John Munsell, a former meat-processing facility owner, was recently interviewed by Meat & Poultry Magazine about what he learned while conducting interviews of industry players.  While Munsell has been a critic of USDA meat inspection practices and policies, he is working for change through FARE, the Foundation for Accountability in Regulatory Enforcement.  What he had to say about his findings follows:

cowsMunsell said that judging from the comments his survey elicited, inspectors appear to be as frustrated about the situation as small-plant operators. "Meat-inspection personnel are throwing their hands into the air, as they again are being forced to implement policy, which was stillborn before it left Washington, D.C.," he told M&P. "The OPEER office in FSIS is totally closed to new suggestions, and bulldozes ahead with no semblance of common sense or scientific underpinnings. Agency field personnel must quietly acquiesce to these inane demands, or face diminished career advancement and/or reassignment to remote locations without family."

When he’s talked to researchers and scientists about his concerns, their reaction to current E. coli inspection policy is, he said, "incredulous." "They remind me that the scientific method requires immediate and thorough documentation of every factor potentially influencing the eventual outcome, with no artificial restrictions. Yet when FSIS inspectors collect samples for analysis at USDA labs, the inspectors do not document the origin of the meat," he said. "The official form has no place on which to record the data, and the inspectors are not to document such info. So what happens if the sample comes back positive? Simple: blame it on the downline plant, since the agency failed to record where the meat originated. This is not the scientific method. If our foreign trading partners were aware of this snafu, they’d be justified in blacklisting us."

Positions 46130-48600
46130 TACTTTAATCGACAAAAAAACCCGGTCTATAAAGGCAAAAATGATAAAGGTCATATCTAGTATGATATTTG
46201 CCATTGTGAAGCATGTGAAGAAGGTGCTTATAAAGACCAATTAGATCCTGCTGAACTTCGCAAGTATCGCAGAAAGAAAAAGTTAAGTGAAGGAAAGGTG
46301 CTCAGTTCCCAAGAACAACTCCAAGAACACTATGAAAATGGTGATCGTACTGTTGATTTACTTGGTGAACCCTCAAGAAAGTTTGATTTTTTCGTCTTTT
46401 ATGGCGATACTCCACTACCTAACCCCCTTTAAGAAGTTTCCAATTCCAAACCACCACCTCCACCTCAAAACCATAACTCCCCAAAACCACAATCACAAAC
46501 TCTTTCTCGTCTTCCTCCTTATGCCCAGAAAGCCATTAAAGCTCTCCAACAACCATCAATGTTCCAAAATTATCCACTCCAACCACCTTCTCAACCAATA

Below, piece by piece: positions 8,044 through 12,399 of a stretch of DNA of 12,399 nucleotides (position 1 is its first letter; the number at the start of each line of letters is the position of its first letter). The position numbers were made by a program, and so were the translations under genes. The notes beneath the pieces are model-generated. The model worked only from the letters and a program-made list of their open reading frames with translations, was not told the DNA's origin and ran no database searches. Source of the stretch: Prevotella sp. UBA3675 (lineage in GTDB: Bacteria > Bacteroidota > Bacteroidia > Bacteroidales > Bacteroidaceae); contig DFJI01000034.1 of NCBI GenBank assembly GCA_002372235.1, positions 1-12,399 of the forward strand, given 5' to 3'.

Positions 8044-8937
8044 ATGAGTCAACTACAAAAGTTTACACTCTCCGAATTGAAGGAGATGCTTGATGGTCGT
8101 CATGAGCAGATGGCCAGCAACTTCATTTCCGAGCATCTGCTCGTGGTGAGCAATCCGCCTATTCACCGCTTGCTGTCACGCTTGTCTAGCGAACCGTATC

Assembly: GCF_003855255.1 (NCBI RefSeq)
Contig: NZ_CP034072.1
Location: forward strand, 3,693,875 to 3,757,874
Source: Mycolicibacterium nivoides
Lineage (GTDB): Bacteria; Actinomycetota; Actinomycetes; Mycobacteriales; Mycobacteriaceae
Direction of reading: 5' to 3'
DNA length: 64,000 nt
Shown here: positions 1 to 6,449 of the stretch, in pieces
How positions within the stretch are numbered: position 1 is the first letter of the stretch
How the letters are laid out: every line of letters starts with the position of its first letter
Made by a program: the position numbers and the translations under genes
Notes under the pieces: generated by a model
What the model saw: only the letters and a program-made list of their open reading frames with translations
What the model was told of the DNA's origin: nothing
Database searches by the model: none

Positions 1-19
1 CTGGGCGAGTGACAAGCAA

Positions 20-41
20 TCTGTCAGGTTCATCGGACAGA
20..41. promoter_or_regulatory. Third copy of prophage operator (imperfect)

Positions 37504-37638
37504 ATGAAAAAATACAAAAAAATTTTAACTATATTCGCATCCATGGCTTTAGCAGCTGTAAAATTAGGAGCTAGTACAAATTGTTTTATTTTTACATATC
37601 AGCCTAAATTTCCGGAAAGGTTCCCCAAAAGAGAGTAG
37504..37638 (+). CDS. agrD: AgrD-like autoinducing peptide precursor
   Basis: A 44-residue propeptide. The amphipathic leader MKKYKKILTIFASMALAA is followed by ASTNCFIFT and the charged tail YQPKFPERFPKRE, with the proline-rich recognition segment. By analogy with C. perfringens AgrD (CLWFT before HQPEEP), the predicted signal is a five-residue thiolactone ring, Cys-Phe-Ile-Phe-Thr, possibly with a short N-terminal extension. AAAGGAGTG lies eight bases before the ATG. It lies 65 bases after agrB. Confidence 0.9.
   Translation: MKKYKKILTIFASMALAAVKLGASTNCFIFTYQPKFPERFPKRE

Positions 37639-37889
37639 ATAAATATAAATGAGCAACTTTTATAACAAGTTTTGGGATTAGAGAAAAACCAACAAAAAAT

Meat & Poultry’s coverage of current issues facing USDA are in line with problems FDA is facing in policing the rest of the food supply.  In a hearing last week, Michael Taylor testified that FDA’s current food safety plan is not adequate to protect public health.  Mr. Taylor outlined five policy elements he thinks FDA needs to take to improve our nation’s food supply in testimony before the Senate Committee on Health, Education, Labor and Pensions. 

1. Treat food safety as a farm-to-table, system-wide problem.

2 Make prevention of food safety problems the central focus of the system.

3. Recognize that the primary duty for prevention falls on the food industry.

4. Focus FDA on setting and enforcing standards that make the food industry accountable for prevention.

5 Strengthen FDA’s mandate and tools for providing national leadership on food safety and managing a science- and risk-based regulatory program.

Mr. Taylor’s testimony was central to the committee’s session on developing a comprehensive response to food safety, after which they asked for more money dedicated to food safety